According to one embodiment, a deploy service 1220 communicates with various containers 1222, each having application components 1204, via a container API 1224. The deploy service 1220 facilitates the management of the container 1222 and of the application assembled using the application component 1204. The deploy service 1220 and the container 1222 communicate with the resource adapter 1216 via application contracts or APIs 1212-1214. The resource adapter 1216 is then used by the deploy service 1220 and the container 1222 to communicate with the EIS 1218. Similarly, the mangers and/or services 1208 are linked with the resource adapter 1216 via an API or services contract 1210 to link the EIS 1218 with various services, such as security, transaction, and connectivity, managed by the server. The APIs 1210-1214 are implemented by the resource adapter 1216.
A system architecture according to one embodiment of the invention is illustrated in
The server nodes 1414, 1416, 1418 within instance 1410 provide the business and/or presentation logic for the network applications supported by the system. Each of the server nodes 1414, 1416, 1418 within a particular instance 1410 may be configured with a redundant set of application logic and associated data. In one embodiment, the dispatcher 1410 distributes service requests from clients to one or more of the server nodes 1414, 1416, 1418 based on the load on each of the servers. For example, in one embodiment, the dispatcher 1410 implements a round-robin policy of distributing service requests.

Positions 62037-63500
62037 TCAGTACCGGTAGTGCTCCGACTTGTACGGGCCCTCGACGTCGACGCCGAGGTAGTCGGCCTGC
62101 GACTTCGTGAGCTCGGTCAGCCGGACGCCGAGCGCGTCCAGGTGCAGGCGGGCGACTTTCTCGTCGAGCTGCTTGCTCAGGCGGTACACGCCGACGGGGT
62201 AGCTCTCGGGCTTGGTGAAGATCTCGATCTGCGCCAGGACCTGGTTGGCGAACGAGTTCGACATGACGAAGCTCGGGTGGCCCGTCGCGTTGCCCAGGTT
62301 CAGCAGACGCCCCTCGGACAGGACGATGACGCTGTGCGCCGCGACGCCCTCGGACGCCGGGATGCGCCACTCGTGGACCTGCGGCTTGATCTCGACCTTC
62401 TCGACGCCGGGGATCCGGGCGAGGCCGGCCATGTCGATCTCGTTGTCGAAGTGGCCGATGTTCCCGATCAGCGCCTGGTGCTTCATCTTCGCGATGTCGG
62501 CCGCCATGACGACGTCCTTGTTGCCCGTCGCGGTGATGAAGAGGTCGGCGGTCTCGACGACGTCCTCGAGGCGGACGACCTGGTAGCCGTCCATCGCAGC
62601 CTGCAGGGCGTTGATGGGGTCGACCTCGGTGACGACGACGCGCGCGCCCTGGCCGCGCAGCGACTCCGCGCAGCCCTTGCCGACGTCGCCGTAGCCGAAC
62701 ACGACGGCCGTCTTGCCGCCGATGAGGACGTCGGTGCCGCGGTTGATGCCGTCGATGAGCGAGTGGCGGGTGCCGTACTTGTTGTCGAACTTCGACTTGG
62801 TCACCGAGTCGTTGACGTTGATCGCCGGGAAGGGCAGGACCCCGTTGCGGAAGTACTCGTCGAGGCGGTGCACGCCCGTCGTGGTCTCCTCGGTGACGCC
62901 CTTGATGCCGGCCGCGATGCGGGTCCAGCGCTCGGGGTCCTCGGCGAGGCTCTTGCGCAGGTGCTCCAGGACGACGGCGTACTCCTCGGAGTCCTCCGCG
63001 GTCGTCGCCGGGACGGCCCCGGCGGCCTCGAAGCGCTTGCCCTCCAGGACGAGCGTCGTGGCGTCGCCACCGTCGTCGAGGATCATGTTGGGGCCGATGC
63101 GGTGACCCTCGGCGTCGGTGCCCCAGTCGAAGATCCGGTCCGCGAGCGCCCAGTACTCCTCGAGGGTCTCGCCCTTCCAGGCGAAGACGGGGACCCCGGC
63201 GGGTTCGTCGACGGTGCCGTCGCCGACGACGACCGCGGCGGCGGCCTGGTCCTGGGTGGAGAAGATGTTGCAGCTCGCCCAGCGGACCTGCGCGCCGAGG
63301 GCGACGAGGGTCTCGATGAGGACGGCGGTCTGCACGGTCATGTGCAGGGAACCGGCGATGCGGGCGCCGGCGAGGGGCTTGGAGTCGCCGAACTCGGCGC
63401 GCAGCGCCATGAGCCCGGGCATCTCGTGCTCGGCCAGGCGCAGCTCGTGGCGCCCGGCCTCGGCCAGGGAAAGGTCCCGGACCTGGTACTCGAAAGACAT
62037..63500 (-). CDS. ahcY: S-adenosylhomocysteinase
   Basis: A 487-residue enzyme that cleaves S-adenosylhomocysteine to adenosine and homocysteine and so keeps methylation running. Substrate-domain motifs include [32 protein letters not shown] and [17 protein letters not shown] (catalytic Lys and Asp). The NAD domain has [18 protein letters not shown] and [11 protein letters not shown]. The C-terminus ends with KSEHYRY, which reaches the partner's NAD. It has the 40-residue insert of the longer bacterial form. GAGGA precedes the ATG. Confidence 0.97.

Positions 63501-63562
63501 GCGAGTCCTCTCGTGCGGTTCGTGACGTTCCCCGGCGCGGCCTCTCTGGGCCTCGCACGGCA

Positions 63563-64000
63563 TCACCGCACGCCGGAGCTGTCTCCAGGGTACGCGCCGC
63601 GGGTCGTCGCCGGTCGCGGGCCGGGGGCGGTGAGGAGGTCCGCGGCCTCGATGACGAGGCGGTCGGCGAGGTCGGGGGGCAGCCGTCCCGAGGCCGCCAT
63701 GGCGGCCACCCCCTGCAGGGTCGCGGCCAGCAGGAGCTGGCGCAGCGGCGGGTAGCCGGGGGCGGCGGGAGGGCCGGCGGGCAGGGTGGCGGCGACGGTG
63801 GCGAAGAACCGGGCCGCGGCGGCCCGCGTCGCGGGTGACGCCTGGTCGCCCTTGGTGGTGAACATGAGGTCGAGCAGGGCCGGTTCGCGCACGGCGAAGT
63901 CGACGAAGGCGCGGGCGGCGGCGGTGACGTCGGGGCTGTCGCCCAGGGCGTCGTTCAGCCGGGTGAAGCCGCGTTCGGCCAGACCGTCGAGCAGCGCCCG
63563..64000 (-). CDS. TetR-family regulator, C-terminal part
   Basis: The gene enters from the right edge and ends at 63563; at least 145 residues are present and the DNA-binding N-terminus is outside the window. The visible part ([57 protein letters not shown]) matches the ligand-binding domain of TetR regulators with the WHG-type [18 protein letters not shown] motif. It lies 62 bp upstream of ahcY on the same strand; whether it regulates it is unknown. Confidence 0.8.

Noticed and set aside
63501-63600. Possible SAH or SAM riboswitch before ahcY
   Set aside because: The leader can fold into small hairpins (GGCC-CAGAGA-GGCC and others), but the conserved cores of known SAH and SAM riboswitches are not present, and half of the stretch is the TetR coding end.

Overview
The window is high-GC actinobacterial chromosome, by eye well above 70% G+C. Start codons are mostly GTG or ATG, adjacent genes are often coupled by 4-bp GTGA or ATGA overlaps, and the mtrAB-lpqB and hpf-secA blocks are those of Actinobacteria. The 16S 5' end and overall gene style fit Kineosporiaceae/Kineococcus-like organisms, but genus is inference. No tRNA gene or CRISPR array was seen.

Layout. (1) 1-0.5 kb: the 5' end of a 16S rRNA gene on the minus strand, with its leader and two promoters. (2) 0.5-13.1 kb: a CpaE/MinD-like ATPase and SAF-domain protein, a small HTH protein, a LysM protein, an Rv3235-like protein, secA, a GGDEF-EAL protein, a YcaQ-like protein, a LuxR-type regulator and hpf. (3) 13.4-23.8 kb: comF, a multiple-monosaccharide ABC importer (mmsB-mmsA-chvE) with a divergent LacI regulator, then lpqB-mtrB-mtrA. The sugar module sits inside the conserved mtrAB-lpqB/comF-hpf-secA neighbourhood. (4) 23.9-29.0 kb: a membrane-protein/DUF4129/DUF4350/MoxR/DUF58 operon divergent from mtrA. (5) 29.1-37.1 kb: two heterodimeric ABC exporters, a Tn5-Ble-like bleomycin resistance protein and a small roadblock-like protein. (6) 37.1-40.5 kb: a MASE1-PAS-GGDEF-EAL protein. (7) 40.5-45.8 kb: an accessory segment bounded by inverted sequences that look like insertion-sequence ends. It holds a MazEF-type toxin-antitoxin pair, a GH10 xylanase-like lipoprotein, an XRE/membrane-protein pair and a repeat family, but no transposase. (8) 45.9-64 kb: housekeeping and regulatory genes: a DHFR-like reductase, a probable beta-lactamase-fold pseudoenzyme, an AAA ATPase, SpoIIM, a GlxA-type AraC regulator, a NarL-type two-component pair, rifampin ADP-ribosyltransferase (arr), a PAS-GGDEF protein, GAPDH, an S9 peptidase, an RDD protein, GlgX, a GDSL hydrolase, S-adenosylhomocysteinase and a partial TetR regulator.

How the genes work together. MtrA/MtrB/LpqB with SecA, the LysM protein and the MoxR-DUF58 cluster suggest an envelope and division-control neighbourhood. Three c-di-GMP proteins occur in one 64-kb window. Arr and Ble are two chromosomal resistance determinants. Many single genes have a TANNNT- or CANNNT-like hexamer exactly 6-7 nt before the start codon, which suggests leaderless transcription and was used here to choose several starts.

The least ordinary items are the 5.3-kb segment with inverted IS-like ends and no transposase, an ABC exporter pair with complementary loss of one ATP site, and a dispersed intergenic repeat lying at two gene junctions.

The server nodes 1414, 1416, 1418 may be Java 2 Enterprise Edition (“J2EE”) server nodes which support Enterprise Java Bean (“EJB”) components and EJB containers (at the business layer) and Servlets and Java Server Pages (“JSP”) (at the presentation layer). Of course, the embodiments of the invention described herein may be implemented in the context of various different software platforms including, by way of example, Microsoft .NET platforms and/or the Advanced Business Application Programming (“ABAP”) platforms developed by SAP AG, the assignee of the present application.
In one embodiment, communication and synchronization between each of the instances 1410, 1420 is enabled via the central services instance 1400. As illustrated in
In one embodiment, the locking service 1402 disables access to (i.e., locks) certain specified portions of configuration data and/or program code stored within a central database 1430 or resources shared in the cluster by different services. The locking manager locks data on behalf of various system components which need to synchronize access to specific types of data and program code (e.g., such as the configuration managers 1444, 1454). As described in detail below, the locking service enables a distributed caching architecture for caching copies of server/dispatcher configuration data.
In one embodiment, the messaging service 1404 and the locking service 1402 are each implemented on dedicated servers. However, the messaging service 1404 and the locking service 1402 may be implemented on a single server or across multiple servers while still complying with the underlying principles of the invention.
As illustrated in
Referring now to
In one embodiment of the invention, to improve the speed at which the various servers and dispatchers access the configuration data, the configuration managers 1444, 1454 cache configuration data locally within configuration caches 1500, 1501. As such, to ensure that the configuration data within the configuration caches 1500, 1501 remains up-to-date, the configuration managers 1444, 1454 implement cache synchronization policies, as described herein.
Processor bus 1612, also known as the host bus or the front side bus, may be used to couple the processors 1602-1606 with the system interface 1614. Processor bus 1612 may include a control bus 1632, an address bus 1634, and a data bus 1636. The control bus 1632, the address bus 1634, and the data bus 1636 may be multidrop bi-directional buses, e.g., connected to three or more bus agents, as opposed to a point-to-point bus, which may be connected only between two bus agents.